When Intel announced last week that it expected to earn slightly more revenue in the current quarter than it had previously estimated, it didn’t exactly look like an interesting story. Yet, buried amongst the upbeat though otherwise mundane financial details was something extremely important.
For the record, the giant chipmaker informed investors that it now expects sales of US$9.3 billion. In April the company estimated this quarter’s sales would amount to somewhere between US$8.6 and $9.2 billion.
Sure, Intel is an industry bellwether: good times for Intel generally mean good times elsewhere in the IT business. That’s encouraging.
But what makes it much more exciting is the reason why Intel is selling more chips than expected: the company says it’s making more money because of booming demand for notebook computer chips.
According to IDC figures, global sales of notebooks are growing at three times the pace of desktop sales and will continue to do so over the next two, three or more years. This year, shipments are expected to climb 19.6%, while desktops will only grow at 6%.
Desktops still account for the overwhelming majority of units. This year IDC expects the industry will sell around 130 million desktop computers and 52 million portables. However, the total value of the more expensive portable computers has now surpassed the total value of desktops. Nobody expects that situation to reverse.
Notebooks are important because, while they might not offer significantly higher reseller margins than desktops, their higher price means better financial returns. And it’s harder to upgrade notebooks, so users tend to churn portable hardware faster than stay-put computers. That can be particularly lucrative when selling to small and medium-sized businesses.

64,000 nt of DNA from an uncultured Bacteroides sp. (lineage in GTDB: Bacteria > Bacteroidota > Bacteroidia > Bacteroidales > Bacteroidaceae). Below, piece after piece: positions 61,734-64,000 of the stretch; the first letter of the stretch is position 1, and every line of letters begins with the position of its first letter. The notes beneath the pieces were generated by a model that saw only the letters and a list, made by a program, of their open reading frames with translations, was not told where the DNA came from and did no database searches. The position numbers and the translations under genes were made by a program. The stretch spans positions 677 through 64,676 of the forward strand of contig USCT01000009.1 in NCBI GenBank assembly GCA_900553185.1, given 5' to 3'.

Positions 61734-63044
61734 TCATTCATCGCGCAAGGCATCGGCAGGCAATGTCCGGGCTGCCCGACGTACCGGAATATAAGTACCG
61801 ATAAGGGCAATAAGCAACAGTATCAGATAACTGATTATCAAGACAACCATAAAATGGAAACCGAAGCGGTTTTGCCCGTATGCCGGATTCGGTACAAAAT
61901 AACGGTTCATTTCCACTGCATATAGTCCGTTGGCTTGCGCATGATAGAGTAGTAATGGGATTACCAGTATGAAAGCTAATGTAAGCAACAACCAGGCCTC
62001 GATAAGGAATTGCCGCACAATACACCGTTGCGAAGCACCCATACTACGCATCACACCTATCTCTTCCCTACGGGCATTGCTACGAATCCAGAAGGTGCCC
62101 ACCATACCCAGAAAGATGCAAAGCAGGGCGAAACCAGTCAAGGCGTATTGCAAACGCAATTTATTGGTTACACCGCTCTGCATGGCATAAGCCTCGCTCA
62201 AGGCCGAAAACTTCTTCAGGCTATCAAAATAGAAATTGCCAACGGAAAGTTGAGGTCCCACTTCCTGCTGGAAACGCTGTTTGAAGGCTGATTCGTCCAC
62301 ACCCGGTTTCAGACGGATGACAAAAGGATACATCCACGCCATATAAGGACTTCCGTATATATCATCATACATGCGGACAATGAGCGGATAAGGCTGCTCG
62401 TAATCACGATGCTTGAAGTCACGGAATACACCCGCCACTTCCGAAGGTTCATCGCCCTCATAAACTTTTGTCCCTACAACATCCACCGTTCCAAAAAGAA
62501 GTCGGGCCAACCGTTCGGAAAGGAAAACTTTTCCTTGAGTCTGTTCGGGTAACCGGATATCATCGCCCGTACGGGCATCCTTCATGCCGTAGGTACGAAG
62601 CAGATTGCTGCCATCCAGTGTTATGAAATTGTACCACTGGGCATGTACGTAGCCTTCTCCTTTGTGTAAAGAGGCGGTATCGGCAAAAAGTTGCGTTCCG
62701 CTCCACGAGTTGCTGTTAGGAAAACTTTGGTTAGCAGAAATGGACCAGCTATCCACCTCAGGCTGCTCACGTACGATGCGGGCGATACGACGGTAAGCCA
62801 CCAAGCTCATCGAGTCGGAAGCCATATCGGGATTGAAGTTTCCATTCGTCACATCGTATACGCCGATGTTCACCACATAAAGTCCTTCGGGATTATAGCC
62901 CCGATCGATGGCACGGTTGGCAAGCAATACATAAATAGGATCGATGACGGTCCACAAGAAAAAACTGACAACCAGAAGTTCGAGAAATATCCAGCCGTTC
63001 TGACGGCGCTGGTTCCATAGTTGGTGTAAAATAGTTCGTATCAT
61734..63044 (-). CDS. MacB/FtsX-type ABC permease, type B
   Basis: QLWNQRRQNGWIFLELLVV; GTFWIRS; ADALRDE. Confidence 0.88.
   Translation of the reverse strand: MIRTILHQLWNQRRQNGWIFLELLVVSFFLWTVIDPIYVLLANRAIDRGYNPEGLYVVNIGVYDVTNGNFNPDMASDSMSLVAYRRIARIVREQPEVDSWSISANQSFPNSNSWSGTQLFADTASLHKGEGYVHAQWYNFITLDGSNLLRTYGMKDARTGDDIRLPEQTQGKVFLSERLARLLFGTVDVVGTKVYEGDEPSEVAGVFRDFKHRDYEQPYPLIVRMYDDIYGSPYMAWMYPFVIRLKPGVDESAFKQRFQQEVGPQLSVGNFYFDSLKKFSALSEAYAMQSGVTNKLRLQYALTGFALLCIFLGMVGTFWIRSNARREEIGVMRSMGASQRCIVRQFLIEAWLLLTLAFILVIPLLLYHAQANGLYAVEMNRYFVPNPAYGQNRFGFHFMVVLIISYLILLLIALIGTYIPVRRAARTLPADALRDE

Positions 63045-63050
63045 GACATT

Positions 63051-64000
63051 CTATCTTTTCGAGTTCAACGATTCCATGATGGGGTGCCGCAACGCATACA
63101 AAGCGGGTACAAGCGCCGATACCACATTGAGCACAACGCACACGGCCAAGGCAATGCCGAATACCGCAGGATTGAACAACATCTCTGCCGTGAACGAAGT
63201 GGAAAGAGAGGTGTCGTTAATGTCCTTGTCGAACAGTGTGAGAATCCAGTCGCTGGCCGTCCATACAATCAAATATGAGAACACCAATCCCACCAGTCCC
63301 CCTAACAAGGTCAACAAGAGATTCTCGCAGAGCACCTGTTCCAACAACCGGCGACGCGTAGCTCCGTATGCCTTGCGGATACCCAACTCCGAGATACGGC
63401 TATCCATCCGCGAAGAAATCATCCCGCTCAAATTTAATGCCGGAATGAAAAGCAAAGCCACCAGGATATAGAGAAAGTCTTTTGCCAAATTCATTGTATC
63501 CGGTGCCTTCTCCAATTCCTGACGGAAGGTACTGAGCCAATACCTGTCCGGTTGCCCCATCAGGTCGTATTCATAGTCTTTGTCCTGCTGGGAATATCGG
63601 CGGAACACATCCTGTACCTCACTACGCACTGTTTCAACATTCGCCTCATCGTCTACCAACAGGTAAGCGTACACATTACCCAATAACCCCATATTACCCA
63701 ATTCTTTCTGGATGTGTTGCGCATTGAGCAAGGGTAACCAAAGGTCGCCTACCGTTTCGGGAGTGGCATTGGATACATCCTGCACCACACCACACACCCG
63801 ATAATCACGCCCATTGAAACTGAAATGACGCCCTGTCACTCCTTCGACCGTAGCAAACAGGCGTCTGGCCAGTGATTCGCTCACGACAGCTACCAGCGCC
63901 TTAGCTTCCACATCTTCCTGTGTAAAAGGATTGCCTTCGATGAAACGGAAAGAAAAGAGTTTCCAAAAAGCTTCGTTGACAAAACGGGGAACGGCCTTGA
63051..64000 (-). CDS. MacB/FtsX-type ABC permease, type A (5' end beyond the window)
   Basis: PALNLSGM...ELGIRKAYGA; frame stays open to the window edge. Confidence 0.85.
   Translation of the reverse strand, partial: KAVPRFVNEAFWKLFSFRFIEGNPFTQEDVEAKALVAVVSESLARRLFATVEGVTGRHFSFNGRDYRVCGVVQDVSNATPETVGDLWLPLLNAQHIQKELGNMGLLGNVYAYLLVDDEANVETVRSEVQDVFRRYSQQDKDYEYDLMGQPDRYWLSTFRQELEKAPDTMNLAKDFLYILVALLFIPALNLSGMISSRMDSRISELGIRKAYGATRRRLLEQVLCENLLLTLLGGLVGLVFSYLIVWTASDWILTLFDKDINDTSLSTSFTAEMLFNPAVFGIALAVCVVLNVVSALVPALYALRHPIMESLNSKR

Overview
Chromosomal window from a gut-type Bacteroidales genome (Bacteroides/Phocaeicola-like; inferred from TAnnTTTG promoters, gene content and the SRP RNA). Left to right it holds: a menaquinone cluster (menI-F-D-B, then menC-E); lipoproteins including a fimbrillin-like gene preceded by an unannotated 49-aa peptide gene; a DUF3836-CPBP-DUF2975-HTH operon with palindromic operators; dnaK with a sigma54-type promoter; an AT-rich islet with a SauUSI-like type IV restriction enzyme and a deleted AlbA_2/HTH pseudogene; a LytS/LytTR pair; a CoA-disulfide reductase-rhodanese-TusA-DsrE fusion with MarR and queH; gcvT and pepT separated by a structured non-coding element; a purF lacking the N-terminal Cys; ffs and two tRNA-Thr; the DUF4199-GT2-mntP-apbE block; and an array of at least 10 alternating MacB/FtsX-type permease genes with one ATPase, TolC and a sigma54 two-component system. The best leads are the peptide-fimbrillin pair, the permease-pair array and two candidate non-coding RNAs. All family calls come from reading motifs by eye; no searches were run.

However, it’s not all positive. Historically notebook resellers and vendors have enjoyed much higher margins than desktop vendors. That’s no longer the case.
Until a few years ago, Toshiba – which only plays in the notebook market in this part of the world – was working off 30 points at a time when desktop margins were closer to 8 points. This allowed the company to operate a completely different business model to its rivals. Today the margin gap has closed considerably, there’s a lot less room for manoeuvrer.
It’s now a much more competitive market and getting more so by the week.
Six days ago Fujitsu PC, which like Toshiba only sells computers in this part of the world, officially launched its upmarket Lifebook range in New Zealand. The company doesn’t expect to get a huge market share, but it will certainly put pressure on existing players, particularly Toshiba, at the high end.
Benq isn’t quite ready to launch its consumer-oriented range, but they probably will appear this side of Christmas, pressuring existing players at the Soho end of the market. Other brands which have yet to appear, but could still do so, are LG and Samsung.
The most worrying pressure on vendors and resellers alike comes from ultra-aggressive rivals like Dell.
Last week the first sub-$1000 notebooks went on sale in Australia. These models only sell through direct sales operations and mass retailers. The margins will almost certainly be abysmal. Even so, they will make life harder for resellers who have to buy similarly configured hardware wholesale at significantly higher prices.
With our dollar trading at around 93 Australian cents, it can only be a matter of time before New Zealand sees its first $999 notebook.
Vendors might argue that low price points seed the market, bring in fresh customers and provide opportunities to up-sell and value-add. But there’s scant evidence of that happening in any meaningful way. They may also say the deals are consumer-only and prices will be protected for business customers. Maybe.
The sad truth is, that there’s probably as much money to be made from persuading a customer to buy a protective rucksack or a padded leather bag for a low-end notebook as there is from selling cheap hardware in the first place. If you’re really interested in making money from the notebook boom, your best bet is to find a business niche or hunt out a first-rate partner in the luggage industry.